I got a message from Kristi saying she lost her ring at Tybee Beach. Kristi and Andy were walking near the water and her ring slipped off in ankle deep water at low tide. The next day I was going to Virginia on a week long digging trip, and didn’t have time to go look for her ring. After returning from Virginia, the very next morning I went to Tybee to search for her ring, and found it in the surf. Messaged Kristi and Andy with the good news. They were excited and drove all the way from Ohio to Savannah Georgia to pick it up. Kristi is a school teacher in Ohio. Her students made thank you cards that she delivered to me in person. Those cards really mean a lot to me. I love this hobby and helping people when I can. Kristi and Andy are two beautiful people, and I’m glad I could help them out. I wish the best for both of them as a couple.
Received a call from a gentleman in Ft. Myers (12/8/2018) who reported having recently lost his gold wedding band while washing his dogs in the garden. The soapy water had allowed the ring to slip off his finger. For those of you unfamiliar with Florida grass, its “thick”, very thick. I arrived to find a small 6′ – 8′ circular enclosure that had been staked off to mark the location, limit traffic, and prevent mowing, etc. A quick search of this area with the Minelab CTX3030 running a 17″ coil revealed nothing, at which point the search area was expanded. Within seconds, the audible signal of gold rang true. With the assistance of a pin-pointer, the ring finally became visible having already worked its way through the thatch all the way to the dirt. Well, pictures speak volumes and are often better than a thousand words, so let these and the smiles evidence the relief and happiness within…Happy Holiday and Merry Christmas to you all!
If you’ve lost something metal, I’ll find it – call Mark (239)500-RING.
Metal Detecting Service by Tracy Santee, member of TheRingFinders .. Call Now 610-207-8677 Available.. 24/7 >>>
Brian called me and stated he lost his wedding ring while helping his mom cut back bushes and cleaning up leaves in her flower beds. While driving to church later in the day, he realized he did not have his ring on his hand. After returning to his moms house, they made a visual search of the yard as well as searching through approx. 10 large garbage bags of leaves and brush, but with no luck. After Brian’s call to me, I made arrangements to search the yard and after approx. 20 min. searching with my Garrett ATPro, I got a strong target signal of 61. As I moved the coil away, I saw the ring in the grass. Brian and his mom were watching from the house and ran outside when they saw my excitement. Brian immediately took a photo of the ring on his finger and sent it to his wife.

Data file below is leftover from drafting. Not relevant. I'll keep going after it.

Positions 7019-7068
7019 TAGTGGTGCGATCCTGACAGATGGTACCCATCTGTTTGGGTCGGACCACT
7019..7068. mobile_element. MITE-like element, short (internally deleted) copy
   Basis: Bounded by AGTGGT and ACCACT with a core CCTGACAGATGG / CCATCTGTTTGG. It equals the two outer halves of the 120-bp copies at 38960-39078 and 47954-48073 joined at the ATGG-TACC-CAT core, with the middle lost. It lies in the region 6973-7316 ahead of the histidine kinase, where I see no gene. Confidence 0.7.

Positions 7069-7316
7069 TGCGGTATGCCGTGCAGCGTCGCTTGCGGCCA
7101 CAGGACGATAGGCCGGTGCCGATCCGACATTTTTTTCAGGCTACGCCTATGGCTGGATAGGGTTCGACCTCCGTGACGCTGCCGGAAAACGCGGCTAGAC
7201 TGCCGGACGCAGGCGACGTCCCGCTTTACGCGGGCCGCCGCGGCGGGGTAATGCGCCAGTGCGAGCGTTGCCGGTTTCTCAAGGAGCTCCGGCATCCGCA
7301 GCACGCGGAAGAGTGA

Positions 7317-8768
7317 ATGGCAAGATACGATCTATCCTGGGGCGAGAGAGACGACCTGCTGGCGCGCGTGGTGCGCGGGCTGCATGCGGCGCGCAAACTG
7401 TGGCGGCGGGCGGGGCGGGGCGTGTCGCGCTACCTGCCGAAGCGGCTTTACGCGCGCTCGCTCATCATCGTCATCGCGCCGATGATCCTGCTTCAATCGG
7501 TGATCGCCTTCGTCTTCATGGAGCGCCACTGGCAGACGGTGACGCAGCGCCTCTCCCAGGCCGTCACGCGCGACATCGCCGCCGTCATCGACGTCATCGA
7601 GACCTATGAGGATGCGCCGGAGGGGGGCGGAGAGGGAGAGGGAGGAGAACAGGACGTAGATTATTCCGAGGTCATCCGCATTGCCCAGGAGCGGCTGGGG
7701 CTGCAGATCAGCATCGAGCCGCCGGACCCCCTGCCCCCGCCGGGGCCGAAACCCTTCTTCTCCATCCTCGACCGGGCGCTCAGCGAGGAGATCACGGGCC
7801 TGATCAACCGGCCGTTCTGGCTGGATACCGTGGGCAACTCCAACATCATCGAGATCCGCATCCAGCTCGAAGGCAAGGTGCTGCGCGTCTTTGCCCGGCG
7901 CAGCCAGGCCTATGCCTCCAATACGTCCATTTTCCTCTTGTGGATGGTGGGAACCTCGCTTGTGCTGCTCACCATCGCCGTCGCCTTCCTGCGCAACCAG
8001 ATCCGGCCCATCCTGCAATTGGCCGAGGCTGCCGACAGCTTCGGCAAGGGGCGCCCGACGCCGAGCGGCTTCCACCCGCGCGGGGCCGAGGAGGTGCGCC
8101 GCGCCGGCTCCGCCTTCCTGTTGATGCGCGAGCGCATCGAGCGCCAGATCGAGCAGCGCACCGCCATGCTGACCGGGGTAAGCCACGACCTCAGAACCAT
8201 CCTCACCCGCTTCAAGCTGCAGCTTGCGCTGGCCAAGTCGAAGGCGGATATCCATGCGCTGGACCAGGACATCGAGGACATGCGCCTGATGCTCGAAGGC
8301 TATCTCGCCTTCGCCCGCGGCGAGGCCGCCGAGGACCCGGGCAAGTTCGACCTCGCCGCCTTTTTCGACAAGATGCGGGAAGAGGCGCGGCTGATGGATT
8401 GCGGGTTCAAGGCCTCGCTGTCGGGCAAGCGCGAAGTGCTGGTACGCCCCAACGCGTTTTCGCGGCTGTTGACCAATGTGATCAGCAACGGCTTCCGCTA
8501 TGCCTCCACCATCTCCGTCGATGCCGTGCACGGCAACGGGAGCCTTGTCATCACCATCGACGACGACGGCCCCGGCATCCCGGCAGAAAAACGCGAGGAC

I was so glad to make their day and return his ring before the holidays.
Having lost his ring while leaf blowing Jim and his wife visually searched on hands and knees turning over every leaf in hopes of finding Jim’s ring. Having failed at with a visual search they came to the correct idea for finding the one of a kind wedding band, the use of a metal detector. They rented a metal detector and searched with it for many tiring hour of swinging without finding the ring. They resigned to the fact that it was gone forever. After returning the rental, Jim and his wife made plans to locates a similar ring before Christmas. It would not be the same as the one that had adorned Jim’s finger for over forty years but it would have to do.
I stopped at J&E Enterprise, the local metal detector dealer, and was told of the still lost ring. I placed a call to Thelma, Jim’s wife and left a message. Minutes later I had a return call. Thelma was almost convinced that I might help, but wanted to talk to Jim before committing to having me detect their property for the lost ring. Two hours later I was starting a search of their yard. Knowing the loss was recent and therefore there would be no need to dig to retrieve it. After recovering three surface targets; a small piece of copper, a nail with a piece of aluminum attached and a pull tab from a soda can, I heard the perfect sound, that of a round object close to the surface. I looked at the point where my detector showed the object should be and there it was three-quarters of it’s edge shining in the sunlight. It was hard to stop Jim from picking it up, but I asked him to wait until I took a picture and have Thelma come and see just were the ring had been for the past few weeks. A happy ending of a few stressful weeks.